The Guianas Conservation Significance | WWF

The Guianas Conservation Significance

Leatherback hatchlings
© WWF Guianas
The 3 Guianas (Guyana, Suriname and French Guiana) are an exceptional part of the Amazon.

All Guianas have between 80-98% pristine forest cover, making them an exception to the majority of today's overpopulated world. Although much of their biodiversity is still unknown, it is for certain of an incredible richness.

As the Guianas rivers are isolated from the Amazon, there is a high endemicity of fish species especially.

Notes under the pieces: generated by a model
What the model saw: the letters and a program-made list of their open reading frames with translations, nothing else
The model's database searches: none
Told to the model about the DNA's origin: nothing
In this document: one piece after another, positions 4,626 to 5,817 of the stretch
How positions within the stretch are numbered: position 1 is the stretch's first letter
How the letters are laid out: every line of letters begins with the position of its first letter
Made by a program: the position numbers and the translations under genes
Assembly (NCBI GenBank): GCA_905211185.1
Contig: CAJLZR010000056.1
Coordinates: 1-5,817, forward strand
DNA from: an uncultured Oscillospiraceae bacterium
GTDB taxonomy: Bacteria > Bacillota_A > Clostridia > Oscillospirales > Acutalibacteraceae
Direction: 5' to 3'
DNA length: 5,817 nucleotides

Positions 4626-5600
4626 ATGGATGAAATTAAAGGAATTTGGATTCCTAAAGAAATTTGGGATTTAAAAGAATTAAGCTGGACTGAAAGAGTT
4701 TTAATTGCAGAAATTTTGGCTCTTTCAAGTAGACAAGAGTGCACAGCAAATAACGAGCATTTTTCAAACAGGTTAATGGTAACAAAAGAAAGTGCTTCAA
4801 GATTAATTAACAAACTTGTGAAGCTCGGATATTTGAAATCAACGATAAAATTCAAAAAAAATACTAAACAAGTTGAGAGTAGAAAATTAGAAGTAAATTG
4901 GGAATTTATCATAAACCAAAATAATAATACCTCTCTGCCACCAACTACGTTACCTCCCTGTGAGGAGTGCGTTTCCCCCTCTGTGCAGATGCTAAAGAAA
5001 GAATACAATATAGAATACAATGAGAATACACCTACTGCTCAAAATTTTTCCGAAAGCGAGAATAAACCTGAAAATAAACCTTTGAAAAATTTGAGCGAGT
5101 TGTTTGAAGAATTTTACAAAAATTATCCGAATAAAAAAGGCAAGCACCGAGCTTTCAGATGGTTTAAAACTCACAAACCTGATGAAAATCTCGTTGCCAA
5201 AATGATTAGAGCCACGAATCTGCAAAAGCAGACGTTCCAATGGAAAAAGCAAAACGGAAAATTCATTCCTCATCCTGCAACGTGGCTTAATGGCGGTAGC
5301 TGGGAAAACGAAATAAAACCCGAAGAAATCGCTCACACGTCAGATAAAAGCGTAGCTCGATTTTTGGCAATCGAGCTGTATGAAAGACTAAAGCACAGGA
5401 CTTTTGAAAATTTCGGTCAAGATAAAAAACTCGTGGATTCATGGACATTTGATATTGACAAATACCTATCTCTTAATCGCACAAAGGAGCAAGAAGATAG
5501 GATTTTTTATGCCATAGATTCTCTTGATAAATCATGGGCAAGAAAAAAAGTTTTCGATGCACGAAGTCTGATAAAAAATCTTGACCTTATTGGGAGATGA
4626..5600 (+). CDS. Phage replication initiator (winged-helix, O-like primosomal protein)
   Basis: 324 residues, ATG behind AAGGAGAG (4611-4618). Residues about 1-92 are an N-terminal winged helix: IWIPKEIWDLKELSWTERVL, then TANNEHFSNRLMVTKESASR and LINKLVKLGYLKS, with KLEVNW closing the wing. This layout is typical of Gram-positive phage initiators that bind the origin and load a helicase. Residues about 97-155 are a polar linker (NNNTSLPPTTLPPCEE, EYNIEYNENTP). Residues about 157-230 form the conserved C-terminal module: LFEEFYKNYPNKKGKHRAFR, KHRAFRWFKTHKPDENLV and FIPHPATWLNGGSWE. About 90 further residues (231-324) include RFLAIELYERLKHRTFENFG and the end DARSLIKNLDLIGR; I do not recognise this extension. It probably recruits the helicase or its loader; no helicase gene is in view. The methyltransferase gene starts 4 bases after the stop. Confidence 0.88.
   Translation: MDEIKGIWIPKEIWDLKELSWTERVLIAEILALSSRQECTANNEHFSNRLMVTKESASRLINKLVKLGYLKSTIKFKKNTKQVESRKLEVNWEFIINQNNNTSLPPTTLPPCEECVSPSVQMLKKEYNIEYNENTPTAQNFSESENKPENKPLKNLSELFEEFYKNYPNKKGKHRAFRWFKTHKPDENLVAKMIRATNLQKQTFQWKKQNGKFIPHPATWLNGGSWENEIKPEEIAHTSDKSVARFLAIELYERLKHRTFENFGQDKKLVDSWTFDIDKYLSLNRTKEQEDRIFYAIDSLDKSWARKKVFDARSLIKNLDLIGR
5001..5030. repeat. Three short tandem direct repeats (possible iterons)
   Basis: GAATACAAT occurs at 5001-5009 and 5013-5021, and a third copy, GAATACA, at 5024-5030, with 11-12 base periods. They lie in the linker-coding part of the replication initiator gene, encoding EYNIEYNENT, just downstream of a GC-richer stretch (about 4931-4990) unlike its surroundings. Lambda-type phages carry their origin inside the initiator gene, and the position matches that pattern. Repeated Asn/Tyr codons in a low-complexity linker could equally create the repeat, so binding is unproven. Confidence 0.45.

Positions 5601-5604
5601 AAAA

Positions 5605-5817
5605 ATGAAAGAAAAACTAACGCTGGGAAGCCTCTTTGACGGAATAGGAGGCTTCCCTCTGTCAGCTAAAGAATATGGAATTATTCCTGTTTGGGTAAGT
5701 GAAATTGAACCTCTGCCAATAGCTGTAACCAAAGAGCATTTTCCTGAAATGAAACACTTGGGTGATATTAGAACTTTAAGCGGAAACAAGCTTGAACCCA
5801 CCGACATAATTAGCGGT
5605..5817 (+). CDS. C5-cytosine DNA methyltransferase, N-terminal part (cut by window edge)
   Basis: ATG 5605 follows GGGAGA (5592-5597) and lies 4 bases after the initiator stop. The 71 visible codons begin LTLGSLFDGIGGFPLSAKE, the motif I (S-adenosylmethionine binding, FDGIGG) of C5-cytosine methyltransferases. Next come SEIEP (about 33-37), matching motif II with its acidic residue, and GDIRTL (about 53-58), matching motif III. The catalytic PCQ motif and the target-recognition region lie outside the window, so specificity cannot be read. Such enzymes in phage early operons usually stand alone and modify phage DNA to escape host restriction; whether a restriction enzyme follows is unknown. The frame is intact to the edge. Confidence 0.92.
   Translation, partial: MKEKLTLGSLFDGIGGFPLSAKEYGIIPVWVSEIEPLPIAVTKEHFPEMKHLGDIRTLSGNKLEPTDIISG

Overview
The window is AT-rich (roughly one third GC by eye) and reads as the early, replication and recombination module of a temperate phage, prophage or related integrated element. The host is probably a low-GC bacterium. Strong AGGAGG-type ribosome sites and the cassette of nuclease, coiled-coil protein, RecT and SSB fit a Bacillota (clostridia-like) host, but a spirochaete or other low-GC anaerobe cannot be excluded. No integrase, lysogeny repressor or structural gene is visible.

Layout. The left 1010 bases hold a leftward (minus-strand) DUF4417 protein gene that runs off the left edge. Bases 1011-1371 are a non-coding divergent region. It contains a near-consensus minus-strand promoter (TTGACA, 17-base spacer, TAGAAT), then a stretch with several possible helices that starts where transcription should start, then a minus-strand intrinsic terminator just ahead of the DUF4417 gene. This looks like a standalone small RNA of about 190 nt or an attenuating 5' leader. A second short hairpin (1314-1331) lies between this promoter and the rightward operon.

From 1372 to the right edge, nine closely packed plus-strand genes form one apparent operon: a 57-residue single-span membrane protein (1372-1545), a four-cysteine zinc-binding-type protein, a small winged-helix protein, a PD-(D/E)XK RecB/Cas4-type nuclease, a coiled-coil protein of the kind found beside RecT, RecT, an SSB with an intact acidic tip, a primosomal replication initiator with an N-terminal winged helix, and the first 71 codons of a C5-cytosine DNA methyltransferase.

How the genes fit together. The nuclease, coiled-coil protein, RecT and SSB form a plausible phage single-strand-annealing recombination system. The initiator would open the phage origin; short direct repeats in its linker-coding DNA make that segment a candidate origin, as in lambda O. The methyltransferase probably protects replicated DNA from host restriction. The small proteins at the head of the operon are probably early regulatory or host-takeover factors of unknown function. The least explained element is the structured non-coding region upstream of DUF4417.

The coasts of the Guianas are home to one of the largest populations of the endangered Leatherback turtle in the world and hosts millions of migratory birds from North America which winter here. Typical Guiana birds such as the incredible Red Ibis and the Cock-of-the-Rock attract bird lovers from all over the world.

However; as ideal these pristine countries may seem, threats are also appearing fast. The Guianas are not just rich in biodiversity, but also in natural resources, such as gold, bauxite and oil. Unsustainable extraction of especially the first threatens forests and freshwaters of the region on a large scale. The rapid expansion of small-scale gold mining in the Guianas, with increasing use of mercury is of immense concern to WWF.